Indianapolis 500

Tony Kanaan finally scores his first Indianapolis 500 victory


Tony Kanaan has won the 97th Indianapolis 500, the fourth straight year the race has ended under yellow. It’s undoubtedly going to be an emotional moment for Indy’s crowd favorite, who has taken his first Indianapolis win in 12 attempts.

“This is it, man. I made it,” Kanaan told ABC’s Vince Welch in victory lane. “I got a little bit of luck today…This is for all the fans. This is for my dad who’s not here.”

Fourteen drivers combined to produce a record 68 lead changes – double from the previous record of 34 – set last year. It was also the fastest Indianapolis 500 history, at an average speed of 187.433 mph. That beats the record of 185.981 mph set by Arie Luyendyk in 1990. The win is also the first for KV Racing Technology in IZOD IndyCar Series competition.

The race ended under yellow when Dario Franchitti crashed on lap 198. Kanaan passed Ryan Hunter-Reay on the prior restart, lap 197, to take the victory.

Rookie Carlos Munoz finished second, Hunter-Reay third, Marco Andretti fourth and Justin Wilson fifth. Wilson was the top Honda finisher, driving for Dale Coyne Racing, behind the trio of Andretti Autosport drivers. Munoz is likely to be awarded the race’s Rookie-of-the-Year honors during the Indianapolis 500 banquet on Monday night.

Franchitti’s crash dropped him to 23rd at the finish, and the other driver challenging for a fourth ‘500 race win, Helio Castroneves, finished sixth after a largely quiet race.

AJ Allmendinger had undoubtedly the best race of the three he’s done  in his IndyCar return, leading 23 laps and ultimately ending seventh, with Simon Pagenaud, Charlie Kimball and polesitter Ed Carpenter completed the top 10.

The day’s biggest mover was Ana Beatriz, 29th to 15th in Coyne’s second car. Only seven drivers: Franchitti, Graham Rahal, Sebastien Bourdais, Pippa Mann, Buddy Lazier, Sebastian Saavedra and JR Hildebrand, failed to finish.

The last two cautions in the last seven laps muted what had been a stellar display of driving from the field of 33 otherwise, as after three cautions in the first 60 laps, the race ran green from lap 61 to 193. All told five cautions flew for 21 laps.

See the live blog of the race on MotorSportsTalk here.

Sainz uninjured, but to remain in hospital overnight

Leave a comment

Carlos Sainz Jr. will remain in hospital overnight following a terrifying crash during practice for the Russian Grand Prix on Saturday morning.

Sainz slammed into the wall at turn 13 after losing control of his car, pitching in underneath the TecPro barrier at the end of the run-off area.

Medical crews spent 20 minutes extricating Sainz from his car due to the barriers’ placement before he was taken away to hospital for a check-up.

Sainz tweeted a picture to his followers confirming that he was okay, and Toro Rosso has now released a second statement confirming that the Spaniard was fully conscious throughout the crash and is uninjured.

“After arriving at the Sochi Hospital 4, Carlos Sainz, who never lost consciousness, underwent a medical examination, including a full body scan,” the statement reads. “The scan showed that the driver has no injuries.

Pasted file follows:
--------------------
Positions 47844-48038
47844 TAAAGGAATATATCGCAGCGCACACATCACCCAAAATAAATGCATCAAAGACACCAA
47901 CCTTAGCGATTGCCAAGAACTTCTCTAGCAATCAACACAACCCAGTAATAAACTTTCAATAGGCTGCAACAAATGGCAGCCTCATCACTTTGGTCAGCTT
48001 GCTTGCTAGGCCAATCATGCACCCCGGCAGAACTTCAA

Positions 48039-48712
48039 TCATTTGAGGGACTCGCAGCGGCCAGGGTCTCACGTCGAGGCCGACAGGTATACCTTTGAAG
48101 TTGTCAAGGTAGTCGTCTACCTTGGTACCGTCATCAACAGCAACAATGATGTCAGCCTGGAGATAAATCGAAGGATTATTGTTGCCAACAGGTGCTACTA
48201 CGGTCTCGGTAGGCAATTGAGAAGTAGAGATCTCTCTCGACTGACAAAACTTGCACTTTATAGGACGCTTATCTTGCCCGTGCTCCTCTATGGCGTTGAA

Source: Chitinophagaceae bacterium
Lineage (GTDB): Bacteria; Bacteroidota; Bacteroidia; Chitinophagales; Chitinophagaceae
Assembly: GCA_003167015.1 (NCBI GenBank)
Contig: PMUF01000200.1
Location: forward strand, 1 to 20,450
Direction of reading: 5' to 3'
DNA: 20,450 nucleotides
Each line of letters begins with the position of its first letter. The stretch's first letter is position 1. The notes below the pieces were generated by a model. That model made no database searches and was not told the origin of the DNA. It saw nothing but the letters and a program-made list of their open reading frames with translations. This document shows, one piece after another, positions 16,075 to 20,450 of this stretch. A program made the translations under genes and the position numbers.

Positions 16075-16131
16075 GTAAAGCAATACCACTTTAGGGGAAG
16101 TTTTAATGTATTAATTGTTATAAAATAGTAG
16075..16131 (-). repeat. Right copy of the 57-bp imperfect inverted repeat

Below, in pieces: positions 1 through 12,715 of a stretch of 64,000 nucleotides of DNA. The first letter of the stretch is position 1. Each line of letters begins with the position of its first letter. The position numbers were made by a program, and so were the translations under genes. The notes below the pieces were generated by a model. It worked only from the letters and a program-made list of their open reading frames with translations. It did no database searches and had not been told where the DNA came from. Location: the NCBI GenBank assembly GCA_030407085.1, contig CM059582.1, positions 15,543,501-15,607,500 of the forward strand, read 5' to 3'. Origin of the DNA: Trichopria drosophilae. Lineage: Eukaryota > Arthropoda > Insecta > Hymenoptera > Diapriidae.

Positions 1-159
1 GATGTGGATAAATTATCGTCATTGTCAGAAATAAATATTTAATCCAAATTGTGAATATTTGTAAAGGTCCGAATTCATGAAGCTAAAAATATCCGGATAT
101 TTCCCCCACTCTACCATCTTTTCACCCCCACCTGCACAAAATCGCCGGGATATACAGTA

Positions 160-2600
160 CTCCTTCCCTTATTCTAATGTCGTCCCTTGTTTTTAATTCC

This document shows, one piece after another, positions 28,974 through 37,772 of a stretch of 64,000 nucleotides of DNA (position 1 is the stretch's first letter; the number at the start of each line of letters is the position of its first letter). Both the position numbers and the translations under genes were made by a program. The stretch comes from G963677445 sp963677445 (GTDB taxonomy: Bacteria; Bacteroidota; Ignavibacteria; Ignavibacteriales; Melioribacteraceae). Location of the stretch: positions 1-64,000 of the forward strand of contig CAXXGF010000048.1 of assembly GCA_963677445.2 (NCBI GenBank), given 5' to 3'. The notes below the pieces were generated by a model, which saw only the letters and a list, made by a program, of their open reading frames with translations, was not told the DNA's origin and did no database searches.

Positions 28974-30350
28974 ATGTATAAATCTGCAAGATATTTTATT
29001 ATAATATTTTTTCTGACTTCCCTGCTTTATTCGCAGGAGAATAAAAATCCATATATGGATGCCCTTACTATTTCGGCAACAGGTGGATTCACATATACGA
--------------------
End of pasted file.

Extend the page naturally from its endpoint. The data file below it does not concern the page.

“However, he will be staying in the hospital overnight as a precautionary measure, which is the normal procedure in these circumstances.

“We will release further information when it is available.”

Sainz tweeted that he was hoping to convince the doctors to release him from hospital early enough so that he could take part in tomorrow’s race, but any steps taken will be with his well-being in mind.

Rosberg charges to Russian GP pole in Sochi

Leave a comment

Nico Rosberg will start tomorrow’s Russian Grand Prix from pole position after topping the timesheets in Saturday’s qualifying session at the Sochi Autodrom.

Rosberg posted a fastest lap time of 1:37.113 to edge out Mercedes teammate Lewis Hamilton by three-tenths of a second to score pole position in Russia.

Following on from its dominant display in Japan two weeks ago, Mercedes showed few signs of easing up at the front of the field as it stormed to another front-row lock-out.

Having traded fastest lap times throughout the earlier stages of qualifying, Hamilton and Rosberg renewed their battle in Q3 at Sochi, but it was Rosberg who finished on top.

Rosberg drew early blood in Q3 by going three-tenths faster than his teammate on his first run, and when Hamilton locked up late on and opted to pit, pole was safely with the German driver.

Valtteri Bottas finished as the best of the rest in third place, beating the Ferrari duo of Sebastian Vettel and Kimi Raikkonen who finished fifth and sixth respectively as all of the drivers struggled to improve on their second runs.

Nico Hulkenberg and Force India teammate Sergio Perez will start sixth and seventh, while Romain Grosjean qualified eighth. Max Verstappen and Daniel Ricciardo rounded out the top ten in P9 and P10 respectively.

Home favorite Daniil Kvyat was unable to delight the local fans as he would have liked to in qualifying, dropping out in Q2 by finishing 11th ahead of Felipe Nasr. Pastor Maldonado was also eliminated, finishing 14th, but it was Felipe Massa who was the biggest casualty of the second session, ending up 15th for Williams.

McLaren experienced something of a mixed qualifying session on Saturday as Fernando Alonso was knocked out at the end of Q1. Teammate Jenson Button managed to improve late on to dump the Spaniard out and leave him 16th overall, while the Briton went on to finish 13th in Q2.

Sauber’s Marcus Ericsson also dropped out at the first hurdle alongside the two Manor drivers, while Carlos Sainz Jr. took no part in the session following his practice crash. The Spaniard still hopes to take part in tomorrow’s race, but will remain in hospital overnight.